However, hiring security could be an expense churches like Scarborough’s, which have only 70 Sunday parishioners, can’t afford. Miller said armed security or armed police can cost anywhere from $15 to $50 an hour.

Scarborough says that although churches like hers can afford occasional, one-time investments — like new locks or adding a security system — recurring monthly expenses, like hiring security guards, are often too steep.

“Many are struggling to pay their priest,” Scarborough said.

The Rev. Tom Simmons, the rector of Saint Peter’s Episcopal Church in Purcellville, Virginia, said his congregation has had informal discussions about providing a volunteer security force.

“We are addressing it, recognizing there are a number of people in the congregation with concealed carry permits,” Simmons said. His congregation is made up of people with a military or police background or have concealed carry permits.

Simmons said members of his congregation have no qualms about bringing guns to church.

“Most folks at our church are not pacifist,” Simmons said. “We recognize that there is a legitimate use of force in this world and that part of the legitimate use of force is the right to defend oneself, to defend the innocent, the helpless and to responsibly bear arms with that purpose.”

Other leaders said guns have no place in church.

Responding to the Las Vegas shooting last month that killed more than 50 people at a country music concert, Bishop Eugene Sutton said people have too long worshiped “at the altar of the gun” as a way to solve their problems. As Christians, “we’re called to teach peace as well as to practice peace, which means we have to continually re-learn the ways of peace in a culture that’s awash in violence,” Sutton, the head of the Episcopal Diocese of Maryland, said in a statement. The diocese doesn’t support guns in churches, but doesn’t have a written policy, defaulting to individual congregations.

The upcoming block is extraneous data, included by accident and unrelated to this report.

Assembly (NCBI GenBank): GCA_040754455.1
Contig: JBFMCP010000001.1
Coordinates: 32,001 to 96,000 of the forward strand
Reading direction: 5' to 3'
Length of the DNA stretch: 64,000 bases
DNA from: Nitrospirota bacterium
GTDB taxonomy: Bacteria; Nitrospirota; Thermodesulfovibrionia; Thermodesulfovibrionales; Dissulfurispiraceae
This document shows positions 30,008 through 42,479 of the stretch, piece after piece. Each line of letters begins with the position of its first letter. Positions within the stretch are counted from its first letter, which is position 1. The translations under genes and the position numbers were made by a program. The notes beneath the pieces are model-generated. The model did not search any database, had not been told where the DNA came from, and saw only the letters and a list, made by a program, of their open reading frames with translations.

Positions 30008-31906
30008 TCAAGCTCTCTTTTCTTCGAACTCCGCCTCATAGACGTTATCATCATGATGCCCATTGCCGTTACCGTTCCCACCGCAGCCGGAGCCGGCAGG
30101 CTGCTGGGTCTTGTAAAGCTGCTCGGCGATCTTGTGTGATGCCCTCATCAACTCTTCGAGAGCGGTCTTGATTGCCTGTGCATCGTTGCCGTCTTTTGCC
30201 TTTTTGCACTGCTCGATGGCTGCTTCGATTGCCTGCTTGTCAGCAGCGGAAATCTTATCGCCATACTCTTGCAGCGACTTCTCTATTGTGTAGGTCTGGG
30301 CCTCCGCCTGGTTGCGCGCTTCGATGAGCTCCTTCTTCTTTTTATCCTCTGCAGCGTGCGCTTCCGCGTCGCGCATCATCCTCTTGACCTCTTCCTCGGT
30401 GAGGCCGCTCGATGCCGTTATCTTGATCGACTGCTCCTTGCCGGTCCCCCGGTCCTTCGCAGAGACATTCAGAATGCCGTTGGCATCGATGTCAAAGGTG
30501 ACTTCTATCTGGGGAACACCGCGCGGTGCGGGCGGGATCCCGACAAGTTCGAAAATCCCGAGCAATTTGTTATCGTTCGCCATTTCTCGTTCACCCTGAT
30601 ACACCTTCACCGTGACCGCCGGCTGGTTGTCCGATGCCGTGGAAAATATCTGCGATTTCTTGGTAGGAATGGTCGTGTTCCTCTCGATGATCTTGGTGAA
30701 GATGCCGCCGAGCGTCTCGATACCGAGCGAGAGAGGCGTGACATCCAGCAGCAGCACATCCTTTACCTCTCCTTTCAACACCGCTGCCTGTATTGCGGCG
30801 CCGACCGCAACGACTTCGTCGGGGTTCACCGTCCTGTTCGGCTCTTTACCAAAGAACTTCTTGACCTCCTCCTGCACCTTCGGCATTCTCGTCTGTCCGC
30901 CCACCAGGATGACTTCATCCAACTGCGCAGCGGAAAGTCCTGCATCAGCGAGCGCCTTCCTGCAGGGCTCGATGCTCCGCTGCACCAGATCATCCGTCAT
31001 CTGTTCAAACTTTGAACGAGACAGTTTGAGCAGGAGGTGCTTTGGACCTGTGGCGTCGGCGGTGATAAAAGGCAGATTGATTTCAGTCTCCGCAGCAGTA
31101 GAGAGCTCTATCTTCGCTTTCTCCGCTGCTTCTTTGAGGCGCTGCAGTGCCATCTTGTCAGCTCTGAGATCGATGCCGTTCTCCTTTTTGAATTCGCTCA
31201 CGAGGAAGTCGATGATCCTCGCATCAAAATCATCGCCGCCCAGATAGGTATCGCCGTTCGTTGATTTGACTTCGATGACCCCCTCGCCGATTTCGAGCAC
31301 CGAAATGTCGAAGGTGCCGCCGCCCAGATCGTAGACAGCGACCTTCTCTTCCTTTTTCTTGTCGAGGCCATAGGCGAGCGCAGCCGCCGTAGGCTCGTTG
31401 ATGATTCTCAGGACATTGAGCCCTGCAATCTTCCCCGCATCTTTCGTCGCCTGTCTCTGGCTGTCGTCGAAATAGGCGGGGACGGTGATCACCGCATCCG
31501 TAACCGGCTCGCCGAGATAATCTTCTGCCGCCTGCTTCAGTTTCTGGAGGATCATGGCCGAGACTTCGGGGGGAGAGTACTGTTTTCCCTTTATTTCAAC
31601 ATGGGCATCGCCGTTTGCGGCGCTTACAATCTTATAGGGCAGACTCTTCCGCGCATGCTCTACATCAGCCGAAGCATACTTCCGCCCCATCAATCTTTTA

After the Texas shooting, Bishops Against Gun Violence, a group of more than 70 Episcopal bishops across the country, called for action. The group was co-founded by Sutton.
“One does not offer prayers in lieu of demonstrating political courage, but rather in preparation,” according to a statement released by the group.

The United Methodist Church released an eight-step guide in 2015 on what Methodists could do in helping to combat gun violence. The first step listed conversations and prayer and ended with advocacy for gun control, including universal background checks.

However, some Southern Baptists like Gary Ledbetter, editor of the news journal the Southern Baptist TEXAN, wrote that the “policies and protocols help hold the darkness back in some limited ways.”

“Those who look for laws or psychology or even first responders for answers to the darkness are not looking to the source of true hope,” Gary Ledbetter wrote in an op-ed a day after the Texas shooting, saying that “human answers” only work to an extent.

The op-ed joined calls from other religious leaders around the country who warned their followers about the danger of fear.

“Courage emerges, not from increased police security, but from enhanced spiritual maturity,” wrote Max Lucado, author and pastor at Oak Hills Church in San Antonio, in an op-ed for Fox News. “These days of violence call for people of faith. People of fear make poor decisions,” he added.

Whatever the approach, churches are facing difficult choices.

“Churches, you don’t lock the doors,” Minister Joey Spann, who was shot when his Nashville, Tennessee church was attacked in September, told the Tennessean. But they may have to, Spann said.